TMH: You guys have really taken off in the last year or so. Have you seen it changing from being known in Irvine to now people everywhere knowing you?
FC: Sometimes you’re walking through an airport and carrying a lot of gear. And the five of us, we’re not exactly inconspicuous so people usually will ask, “Oh, are you in a band?” and for such a long time it was, “Yeah, we’re in this band called Young the Giant,” and it was like, “Oh, cool.” But they had no idea who we were, but were always really nice about it. But now the reaction is very different. When people see us, maybe they don’t recognize our faces, but when they ask, we see a lot more recognition. It’s really interesting to see that in places where we haven’t spent a huge amount of time playing in, it kind of took off really quickly. We sort of worked at it for a while, so as far as our head space was concerned we were in a good place to deal with that. But once it started to pick up it was very, very quickly.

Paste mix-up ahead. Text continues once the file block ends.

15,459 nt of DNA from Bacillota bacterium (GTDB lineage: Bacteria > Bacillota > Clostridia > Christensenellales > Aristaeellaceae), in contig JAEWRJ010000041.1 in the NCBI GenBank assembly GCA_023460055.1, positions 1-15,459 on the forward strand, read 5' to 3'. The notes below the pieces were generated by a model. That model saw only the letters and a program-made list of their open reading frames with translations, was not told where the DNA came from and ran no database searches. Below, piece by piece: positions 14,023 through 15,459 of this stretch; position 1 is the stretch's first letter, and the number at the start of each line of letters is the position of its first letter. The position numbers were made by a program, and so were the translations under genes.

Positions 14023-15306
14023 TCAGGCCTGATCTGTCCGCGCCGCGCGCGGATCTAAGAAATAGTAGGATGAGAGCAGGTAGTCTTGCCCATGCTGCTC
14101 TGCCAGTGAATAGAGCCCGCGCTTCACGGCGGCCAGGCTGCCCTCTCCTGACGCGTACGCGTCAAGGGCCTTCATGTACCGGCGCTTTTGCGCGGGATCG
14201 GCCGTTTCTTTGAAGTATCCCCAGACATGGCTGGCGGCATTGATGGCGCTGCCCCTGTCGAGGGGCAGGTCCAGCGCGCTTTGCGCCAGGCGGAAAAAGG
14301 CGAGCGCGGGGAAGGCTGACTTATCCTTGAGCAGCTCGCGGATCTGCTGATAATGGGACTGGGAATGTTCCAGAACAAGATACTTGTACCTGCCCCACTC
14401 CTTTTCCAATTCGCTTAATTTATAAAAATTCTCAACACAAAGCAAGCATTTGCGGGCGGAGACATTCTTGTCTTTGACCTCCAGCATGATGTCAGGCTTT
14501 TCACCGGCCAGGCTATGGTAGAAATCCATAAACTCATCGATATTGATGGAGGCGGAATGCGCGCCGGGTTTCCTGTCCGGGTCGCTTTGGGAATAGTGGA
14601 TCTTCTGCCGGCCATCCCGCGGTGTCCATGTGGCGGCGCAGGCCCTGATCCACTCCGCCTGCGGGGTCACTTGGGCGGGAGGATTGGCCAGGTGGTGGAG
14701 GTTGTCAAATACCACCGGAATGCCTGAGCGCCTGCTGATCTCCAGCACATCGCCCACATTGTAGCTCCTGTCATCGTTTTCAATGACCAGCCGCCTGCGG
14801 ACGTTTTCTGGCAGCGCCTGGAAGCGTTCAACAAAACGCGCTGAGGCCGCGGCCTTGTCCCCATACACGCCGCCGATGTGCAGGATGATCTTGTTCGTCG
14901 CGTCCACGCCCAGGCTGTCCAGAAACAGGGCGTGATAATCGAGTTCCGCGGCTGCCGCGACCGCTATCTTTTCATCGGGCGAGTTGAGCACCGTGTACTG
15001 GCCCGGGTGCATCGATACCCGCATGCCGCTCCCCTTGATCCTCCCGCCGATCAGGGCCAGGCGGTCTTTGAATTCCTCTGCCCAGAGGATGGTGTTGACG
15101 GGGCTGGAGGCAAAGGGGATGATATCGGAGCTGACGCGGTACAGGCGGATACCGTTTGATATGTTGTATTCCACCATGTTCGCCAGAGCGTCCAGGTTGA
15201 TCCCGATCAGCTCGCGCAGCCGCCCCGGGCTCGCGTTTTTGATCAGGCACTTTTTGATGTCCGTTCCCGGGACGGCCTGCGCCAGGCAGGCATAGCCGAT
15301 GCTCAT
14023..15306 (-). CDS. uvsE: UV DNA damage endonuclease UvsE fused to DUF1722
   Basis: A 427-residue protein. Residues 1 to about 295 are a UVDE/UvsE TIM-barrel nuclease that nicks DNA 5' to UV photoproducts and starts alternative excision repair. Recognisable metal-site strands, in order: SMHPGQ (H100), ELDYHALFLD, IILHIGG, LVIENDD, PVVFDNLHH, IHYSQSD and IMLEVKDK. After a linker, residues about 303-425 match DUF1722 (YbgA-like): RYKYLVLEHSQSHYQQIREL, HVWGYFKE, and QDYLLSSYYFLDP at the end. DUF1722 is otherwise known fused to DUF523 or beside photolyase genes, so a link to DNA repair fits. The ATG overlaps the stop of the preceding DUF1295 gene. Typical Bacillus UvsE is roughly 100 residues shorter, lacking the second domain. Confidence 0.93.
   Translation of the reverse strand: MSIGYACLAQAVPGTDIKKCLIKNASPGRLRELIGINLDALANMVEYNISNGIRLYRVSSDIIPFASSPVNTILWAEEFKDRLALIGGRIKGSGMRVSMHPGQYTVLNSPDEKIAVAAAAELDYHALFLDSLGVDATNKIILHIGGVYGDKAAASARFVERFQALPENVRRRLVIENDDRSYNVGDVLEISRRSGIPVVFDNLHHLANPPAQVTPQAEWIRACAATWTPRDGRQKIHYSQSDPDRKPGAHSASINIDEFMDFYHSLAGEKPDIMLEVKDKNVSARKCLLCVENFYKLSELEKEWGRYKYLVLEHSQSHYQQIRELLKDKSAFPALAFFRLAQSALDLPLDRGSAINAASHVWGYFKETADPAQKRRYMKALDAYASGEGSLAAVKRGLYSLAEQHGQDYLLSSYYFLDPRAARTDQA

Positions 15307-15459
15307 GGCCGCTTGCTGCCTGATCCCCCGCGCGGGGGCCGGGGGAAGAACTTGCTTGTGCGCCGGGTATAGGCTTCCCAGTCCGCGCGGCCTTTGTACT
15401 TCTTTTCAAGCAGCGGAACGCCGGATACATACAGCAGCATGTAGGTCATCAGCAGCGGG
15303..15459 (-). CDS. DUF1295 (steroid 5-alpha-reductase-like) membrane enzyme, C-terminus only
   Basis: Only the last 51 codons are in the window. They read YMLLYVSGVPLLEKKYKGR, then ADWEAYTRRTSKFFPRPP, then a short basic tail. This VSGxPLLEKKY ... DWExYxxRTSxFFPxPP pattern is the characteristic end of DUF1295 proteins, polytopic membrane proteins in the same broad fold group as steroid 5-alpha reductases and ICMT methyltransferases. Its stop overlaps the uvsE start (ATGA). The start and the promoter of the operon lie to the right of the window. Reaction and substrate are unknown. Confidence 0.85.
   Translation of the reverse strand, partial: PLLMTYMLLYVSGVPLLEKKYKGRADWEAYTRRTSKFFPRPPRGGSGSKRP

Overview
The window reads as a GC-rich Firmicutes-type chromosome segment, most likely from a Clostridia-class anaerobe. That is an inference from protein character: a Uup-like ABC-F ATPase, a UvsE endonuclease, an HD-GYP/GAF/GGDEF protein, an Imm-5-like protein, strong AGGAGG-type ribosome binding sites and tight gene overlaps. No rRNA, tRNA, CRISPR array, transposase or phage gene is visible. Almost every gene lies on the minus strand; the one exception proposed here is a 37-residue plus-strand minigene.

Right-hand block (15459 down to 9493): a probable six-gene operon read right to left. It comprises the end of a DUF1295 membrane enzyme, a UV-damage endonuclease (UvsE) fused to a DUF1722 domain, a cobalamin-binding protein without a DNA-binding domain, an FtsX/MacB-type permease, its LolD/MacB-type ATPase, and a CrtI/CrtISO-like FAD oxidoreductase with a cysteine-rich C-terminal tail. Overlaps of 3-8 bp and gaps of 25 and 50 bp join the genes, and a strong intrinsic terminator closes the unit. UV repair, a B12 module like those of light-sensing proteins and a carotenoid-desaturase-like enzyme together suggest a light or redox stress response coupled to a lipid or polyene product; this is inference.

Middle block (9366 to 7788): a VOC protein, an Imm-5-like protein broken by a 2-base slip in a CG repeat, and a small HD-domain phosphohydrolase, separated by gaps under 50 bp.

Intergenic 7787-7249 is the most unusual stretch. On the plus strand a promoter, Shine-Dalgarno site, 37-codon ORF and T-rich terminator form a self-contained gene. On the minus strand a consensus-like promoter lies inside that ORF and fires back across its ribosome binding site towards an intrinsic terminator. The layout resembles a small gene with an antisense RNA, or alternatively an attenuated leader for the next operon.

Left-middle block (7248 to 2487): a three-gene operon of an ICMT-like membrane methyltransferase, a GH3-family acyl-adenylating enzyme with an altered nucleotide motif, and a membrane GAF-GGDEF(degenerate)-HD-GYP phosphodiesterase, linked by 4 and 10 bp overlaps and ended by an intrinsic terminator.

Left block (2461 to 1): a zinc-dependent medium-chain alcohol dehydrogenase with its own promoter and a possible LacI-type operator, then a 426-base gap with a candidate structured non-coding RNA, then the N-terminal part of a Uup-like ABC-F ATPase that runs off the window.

TMH: When do you think it really started to pick up? You were on the MTV Video Music Awards – was that the point?
FC: I think that that’s the closest thing we’ve gotten to a big break really. It’s much more difficult nowadays to get that type of opportunity. Back in the ’80s, ’90s and even the early 2000s, if you got signed, chances were you would do well. You had the support behind you, people were still buying music so you could make a career out of the music and it wasn’t as unsure, I think. Nowadays you really need something really big to secure that kind of job. So when the VMAs happened it was really sort of an overnight thing where people wold start recognizing us and coming up and saying, “Oh you did such a good job at the VMAs.” I remember one time we were walking in a Walmart in the Midwest and someone recognized us. It started to happen more and more often. And then as far as our social media presence, on Facebook and stuff, we saw this explosion of likes and people just commenting all over the place that they had seen us. And it did translate to bodies actually showing up to shows which was the most exciting part for us because really what we live on on a day-to-day basis is, “Are people going to come to the shows?” So I guess it’s gotta be the VMAs.
TMH: I’m crazy about the “In the Open Session” videos. They’re gorgeous videos and the sound is incredible. What was the inspiration behind these?